In 1982, Northern & Shell began to publish the UK edition of Penthouse, although the licensing deal ended in the 1990s.[18] The company soon moved on to publishing a range of pornographic magazines including Asian Babes, Readers Wives[19] and Barely Legal.[20] During the 1980s he also ran a premium rate phone sex company until 1988 when he sold the business after British Telecom raised concerns about the content.[21]

Desmond put the magazines up for sale in 2001 in an attempt to distance himself from pornography[19] and employed a spin doctor to try and rebrand himself.[22] In February 2004, in a move that some newspapers interpreted[23] as an attempt to clear and bolster his image[24] in view of his bid for the Daily Telegraph, Desmond sold the pornographic magazine business to Remnant Media for approximately £10 million.[25] Northern & Shell launched The Fantasy Channel in 1995 and was the first pornographic channel available on satellite television in the UK, competing against other channels available on cable.[26] The channel was later rebranded as Television X.[27] By 2003, the offering had expanded to seven channels, with plans to launch six more and the business was described as "extremely lucrative", generating £17m of the £60m operating profits of Northern & Shell.[28] He also launched the website[29]

Desmond is often referred to as "Richard 'Dirty' Desmond"[30] or "Dirty Des"[31] in the Private Eye magazine due to his company Northern & Shell formerly owning a number of pornographic magazines and television channels.[2] Desmond was apparently "wounded" by references to himself as a pornographer.[31] Desmond has emphasised that his material has been available through WHSmith and Freeview, saying that: "If it was pornography you would end up in prison because pornography is illegal".[31] A headline in the Evening Standard in 2000 said "Porn Publisher to Buy Express" in reference to Desmond.[31] In a 2002 interview for BBC Newsnight with Jeremy Paxman, Tony Blair was asked if it were appropriate to accept a controversial £100,000 donation from Desmond due to Desmond's links with the pornography industry,[32] to which Blair replied "if someone is fit and proper to own one of the major national newspaper groups in the country then there is no reason why we would not accept donations from them".[33] Northern & Shell's business interests in pornography ended in April 2016 when Portland Television, which broadcasts Television X and the Red Hot channels, was sold for under £1 million in a management buyout.[2]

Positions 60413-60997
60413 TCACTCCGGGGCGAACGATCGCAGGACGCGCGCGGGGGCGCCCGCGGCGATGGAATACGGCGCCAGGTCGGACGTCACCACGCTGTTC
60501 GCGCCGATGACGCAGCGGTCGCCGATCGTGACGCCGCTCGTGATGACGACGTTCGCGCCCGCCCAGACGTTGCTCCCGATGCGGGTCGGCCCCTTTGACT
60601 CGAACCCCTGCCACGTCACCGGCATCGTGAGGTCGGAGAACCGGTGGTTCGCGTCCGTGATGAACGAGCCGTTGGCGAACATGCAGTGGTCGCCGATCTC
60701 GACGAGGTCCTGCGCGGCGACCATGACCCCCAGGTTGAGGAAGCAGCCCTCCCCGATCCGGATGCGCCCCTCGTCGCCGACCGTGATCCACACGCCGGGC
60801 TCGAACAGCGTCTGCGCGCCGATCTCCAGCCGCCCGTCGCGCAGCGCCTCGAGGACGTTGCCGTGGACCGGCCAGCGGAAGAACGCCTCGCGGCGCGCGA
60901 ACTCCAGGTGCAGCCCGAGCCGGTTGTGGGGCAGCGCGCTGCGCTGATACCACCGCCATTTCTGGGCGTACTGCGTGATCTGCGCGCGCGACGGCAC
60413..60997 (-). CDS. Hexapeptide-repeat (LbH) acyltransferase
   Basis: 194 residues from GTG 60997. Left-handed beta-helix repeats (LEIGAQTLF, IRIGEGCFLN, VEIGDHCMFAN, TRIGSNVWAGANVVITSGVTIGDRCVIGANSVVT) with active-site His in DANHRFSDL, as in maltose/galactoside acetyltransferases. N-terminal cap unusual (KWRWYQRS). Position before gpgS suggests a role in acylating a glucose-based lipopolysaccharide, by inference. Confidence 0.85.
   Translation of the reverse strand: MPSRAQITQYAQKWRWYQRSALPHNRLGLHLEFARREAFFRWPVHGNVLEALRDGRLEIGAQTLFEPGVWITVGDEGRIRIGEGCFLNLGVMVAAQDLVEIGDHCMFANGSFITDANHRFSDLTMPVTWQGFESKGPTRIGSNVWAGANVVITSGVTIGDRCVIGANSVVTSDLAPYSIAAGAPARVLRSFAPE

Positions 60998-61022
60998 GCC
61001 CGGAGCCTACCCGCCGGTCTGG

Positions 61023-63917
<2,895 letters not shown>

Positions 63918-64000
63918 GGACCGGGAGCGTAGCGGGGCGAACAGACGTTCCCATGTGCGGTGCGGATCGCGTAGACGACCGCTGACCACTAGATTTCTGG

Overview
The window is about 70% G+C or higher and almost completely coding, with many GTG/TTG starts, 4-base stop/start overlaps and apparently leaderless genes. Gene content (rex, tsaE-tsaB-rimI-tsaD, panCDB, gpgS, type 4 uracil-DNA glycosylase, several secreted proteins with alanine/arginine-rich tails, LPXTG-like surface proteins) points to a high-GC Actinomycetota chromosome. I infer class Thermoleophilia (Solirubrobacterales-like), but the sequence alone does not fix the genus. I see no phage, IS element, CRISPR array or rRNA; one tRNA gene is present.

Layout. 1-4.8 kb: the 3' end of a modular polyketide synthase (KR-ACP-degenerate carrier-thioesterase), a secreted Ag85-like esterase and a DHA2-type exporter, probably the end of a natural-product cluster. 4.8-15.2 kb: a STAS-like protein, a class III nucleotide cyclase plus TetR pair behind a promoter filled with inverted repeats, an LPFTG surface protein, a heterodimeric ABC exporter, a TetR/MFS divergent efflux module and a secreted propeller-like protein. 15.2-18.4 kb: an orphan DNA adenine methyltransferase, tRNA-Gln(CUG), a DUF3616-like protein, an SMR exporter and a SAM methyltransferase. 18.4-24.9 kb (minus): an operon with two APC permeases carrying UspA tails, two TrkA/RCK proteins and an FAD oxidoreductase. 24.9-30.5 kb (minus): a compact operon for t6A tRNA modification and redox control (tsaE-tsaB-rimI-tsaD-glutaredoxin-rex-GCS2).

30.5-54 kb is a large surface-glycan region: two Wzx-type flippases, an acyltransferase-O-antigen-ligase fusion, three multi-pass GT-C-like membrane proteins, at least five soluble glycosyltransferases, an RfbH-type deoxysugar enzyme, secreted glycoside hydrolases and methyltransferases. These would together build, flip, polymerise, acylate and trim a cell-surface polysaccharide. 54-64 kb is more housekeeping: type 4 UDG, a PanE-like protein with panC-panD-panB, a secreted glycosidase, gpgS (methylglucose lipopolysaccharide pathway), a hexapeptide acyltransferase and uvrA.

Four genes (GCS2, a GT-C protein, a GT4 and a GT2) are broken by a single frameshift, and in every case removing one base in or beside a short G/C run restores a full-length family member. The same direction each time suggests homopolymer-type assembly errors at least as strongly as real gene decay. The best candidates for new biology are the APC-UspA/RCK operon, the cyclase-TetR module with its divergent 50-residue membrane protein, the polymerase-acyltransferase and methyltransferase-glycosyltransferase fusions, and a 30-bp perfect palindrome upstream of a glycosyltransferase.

Alleged involvement with New York mafia

According to The Guardian Desmond had made a deal in 1991 with Norman Chanes for running advertisements in his pornographic magazines for telephone sex lines run by Chanes' mafia associate, Richard Martino of the Gambino crime family.[34][35] According to the BBC, Martino was "widely reported" to be linked to the mafia, but Desmond did not know. The deal reportedly left the Americans out of pocket and after Desmond refused to pay compensation, his employee was kidnapped and assaulted in New York. Desmond called this account "a fantasy" but encouraged his employee to report the incident to the police and hire a bodyguard to protect himself.[36] In February 2005, The Guardian reported that the claim Desmond had received death threats from the New York Gambino mafia family was contained in affidavits from FBI agents released during Martino's trial relating to the fraudulent use of the telephone lines.[35] Desmond has denied the whole episode; he asserted there was no evidence he knew about the fraud perpetrated by Martino.[35]